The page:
State Leads Nation Dispensing Vaccines
Wisconsin has used 88% of its vaccine allotment, top rate of any state in the nation.
Wisconsin’s rollout of COVID-19 vaccines has been among the best in the nation by some measures. As the state enters a new phase with millions more people eligible and millions more becoming eligible in coming weeks, health leaders say it’s in position to continue to be a leader.
The rollout even earned rare bipartisan praise last week when Republican legislative leaders said the effort has been successful after some “false starts.”
WPR asked health experts and state leaders to share what they think has helped the rollout so far — and what the challenges in the next phase of COVID-19 vaccinations will be.
Wisconsin Registered A Lot Of Vaccinators, And They Were Prepared
The state certified more than 2,000 vaccinators for the effort — though especially in early weeks when supplies were low, nowhere near that many actually operated. But it has allowed the state to scale up as supplies increased.
“Right from the get-go, we were able to work with all our health care institutions” to get state-certified vaccinators ready, Gov. Tony Evers said in an interview with WPR.
In Bayfield County, which has been among the most successful counties in the state at vaccinating its population, a “history of preparing for and carrying out mass vaccination plans in our county” helped the health department to lead local efforts, Bayfield County health officer Sara Wartman said Friday on WPR’s “The Morning Show.” “We’ve routinely done mass vaccine clinics every year with the schools for practice for this very same thing.”
Communication Between Providers And Health Officials Is Key
“We are communicating on a regular basis with our local public health departments and our schools,” said Tammy Simon, Marshfield Clinic’s vice president of patient safety. “We partner with public health to understand what their capacity is” and respond to areas of need.
“There’s a great deal of history and longevity with different community organizations,” said Sharla Baenen, chief operating officer for Bellin Health. “It’s been natural for organizations to come together.”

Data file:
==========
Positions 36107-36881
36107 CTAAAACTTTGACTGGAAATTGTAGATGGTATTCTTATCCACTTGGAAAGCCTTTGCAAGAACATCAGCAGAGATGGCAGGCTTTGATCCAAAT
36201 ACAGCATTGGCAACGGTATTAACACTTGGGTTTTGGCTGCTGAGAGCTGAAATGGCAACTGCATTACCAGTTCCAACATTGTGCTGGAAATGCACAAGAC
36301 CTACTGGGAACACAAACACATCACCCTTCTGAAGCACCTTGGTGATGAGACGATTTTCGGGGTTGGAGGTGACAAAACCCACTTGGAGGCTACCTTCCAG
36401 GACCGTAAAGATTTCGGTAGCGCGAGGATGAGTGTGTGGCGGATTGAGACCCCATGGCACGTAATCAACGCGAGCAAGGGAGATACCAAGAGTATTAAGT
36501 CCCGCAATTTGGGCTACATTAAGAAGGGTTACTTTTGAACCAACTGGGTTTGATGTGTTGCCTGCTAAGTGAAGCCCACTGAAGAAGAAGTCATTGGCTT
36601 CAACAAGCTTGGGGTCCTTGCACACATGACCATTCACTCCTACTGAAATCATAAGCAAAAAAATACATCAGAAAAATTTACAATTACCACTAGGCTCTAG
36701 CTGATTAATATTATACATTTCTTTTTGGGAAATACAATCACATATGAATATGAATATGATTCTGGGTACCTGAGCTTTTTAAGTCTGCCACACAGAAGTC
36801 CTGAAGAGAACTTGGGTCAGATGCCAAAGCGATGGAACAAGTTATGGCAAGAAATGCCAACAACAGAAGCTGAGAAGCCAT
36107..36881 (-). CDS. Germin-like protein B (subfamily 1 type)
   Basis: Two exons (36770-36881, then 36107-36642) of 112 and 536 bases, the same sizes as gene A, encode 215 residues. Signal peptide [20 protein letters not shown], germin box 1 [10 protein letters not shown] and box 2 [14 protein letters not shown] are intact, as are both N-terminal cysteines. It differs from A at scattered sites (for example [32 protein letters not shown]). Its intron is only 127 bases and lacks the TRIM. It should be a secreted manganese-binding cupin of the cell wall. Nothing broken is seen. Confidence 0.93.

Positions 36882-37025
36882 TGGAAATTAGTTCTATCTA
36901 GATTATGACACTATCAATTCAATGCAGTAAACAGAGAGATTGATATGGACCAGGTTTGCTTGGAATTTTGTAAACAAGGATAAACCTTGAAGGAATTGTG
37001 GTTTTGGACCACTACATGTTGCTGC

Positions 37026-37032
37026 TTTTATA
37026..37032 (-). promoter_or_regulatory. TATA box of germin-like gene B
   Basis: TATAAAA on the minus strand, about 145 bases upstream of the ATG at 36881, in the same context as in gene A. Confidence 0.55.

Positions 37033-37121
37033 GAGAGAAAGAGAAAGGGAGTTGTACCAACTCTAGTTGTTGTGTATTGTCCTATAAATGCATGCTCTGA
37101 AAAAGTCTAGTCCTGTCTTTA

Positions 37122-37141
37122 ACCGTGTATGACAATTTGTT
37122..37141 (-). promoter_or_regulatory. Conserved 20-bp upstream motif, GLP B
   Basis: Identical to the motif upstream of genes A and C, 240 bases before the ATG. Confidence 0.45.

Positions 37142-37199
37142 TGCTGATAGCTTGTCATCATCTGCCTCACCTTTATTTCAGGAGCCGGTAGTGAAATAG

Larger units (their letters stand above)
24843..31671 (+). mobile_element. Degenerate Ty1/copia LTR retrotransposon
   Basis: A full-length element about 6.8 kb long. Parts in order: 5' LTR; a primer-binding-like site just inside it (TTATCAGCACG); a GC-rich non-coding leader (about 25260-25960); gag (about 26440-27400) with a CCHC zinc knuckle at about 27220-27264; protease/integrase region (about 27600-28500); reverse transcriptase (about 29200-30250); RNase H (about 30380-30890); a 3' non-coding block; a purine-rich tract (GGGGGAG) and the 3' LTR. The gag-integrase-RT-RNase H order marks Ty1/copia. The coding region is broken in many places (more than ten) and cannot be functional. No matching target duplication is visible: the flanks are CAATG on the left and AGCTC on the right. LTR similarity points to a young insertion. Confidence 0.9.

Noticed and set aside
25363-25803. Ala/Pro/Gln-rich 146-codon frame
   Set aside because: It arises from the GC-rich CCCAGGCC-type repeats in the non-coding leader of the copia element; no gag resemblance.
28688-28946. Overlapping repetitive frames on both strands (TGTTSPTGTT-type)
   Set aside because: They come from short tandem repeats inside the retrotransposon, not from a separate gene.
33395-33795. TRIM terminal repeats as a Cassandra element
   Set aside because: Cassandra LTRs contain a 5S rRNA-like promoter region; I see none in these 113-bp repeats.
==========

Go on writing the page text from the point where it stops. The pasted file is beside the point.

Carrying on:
Baenen noted that the state’s Department of Health Services also holds health systems accountable, checking in when data shows that not all of the available vaccine has been used.
Vaccines Are Free To All — And Mass Vaccination Sites Help
Unlike many health services, there are no insurance-imposed restrictions on who can get shots or from where.
That also means that the mass vaccination sites operating or being set up around the state — at the Wisconsin Center in Milwaukee, at Lambeau Field in Green Bay and elsewhere — aren’t only serving people from those areas.
Those highly visible, large-scale sites have already served to bring out people who had been eligible for weeks but hadn’t yet made an appointment. Baenen said Bellin has had patients who declined vaccines at local clinics earlier this year sign up to get vaccinated at the home of the Packers.
“We’ll say, we can vaccinate you” closer to home, Baenen said. “And they’re like, ‘No, I want to get vaccinated at Lambeau.'”
Wisconsin Still Lags In Getting Vaccines To People Of Color
One part of the state’s vaccine rollout that has not been a success, so far, is ensuring an equitable rollout among Wisconsinites of different races and ethnicities. As of Friday, 10.3 percent of Black Wisconsinites had gotten at least one dose, according to state data; 15.6 percent of those of Asian descent and 11.1 percent of the state’s Hispanics had gotten at least one dose — compared to 25.8 percent of white Wisconsinites.
Those numbers do represent some significant progress. Just over a month ago, only 4 percent of Black Wisconsinites had been vaccinated.
Next Steps: Expanding Eligibility Further, Persuading The Hesitant
The state last week added more sites to the federal retail pharmacy program, including Wal-Mart, Meijer and some family-run pharmacies. Wisconsin is set to receive a record 342,000 doses this week.
Providers generally say they have the capacity to continue to scale up. Baenen and Simon both said their health systems have staff ready to give vaccines who haven’t yet been tapped.
In the next phase of vaccinations, Simon said it will be important to give people the option of walk-in appointments, and to have times available around people’s work schedules, such as Friday evening appointments that would allow those who work Monday through Friday to rest from potential side effects through the weekend.
“I’m sure we’re going to hit a point where we can’t quite get there, and we’re going to have to really work on (vaccine hesitancy),” Baenen said.
Addressing hesitancy may yet prove a challenge for Wisconsin. In January, polling from the Kaiser Family Foundation found that rural Americans were most likely to be hesitant to get vaccinated. More recent polling data has shown the most hesitant demographic group is Republican men.
“I intend to get a vaccine,” he said. “I think most Wisconsinites do.”
Listen to the WPR report here.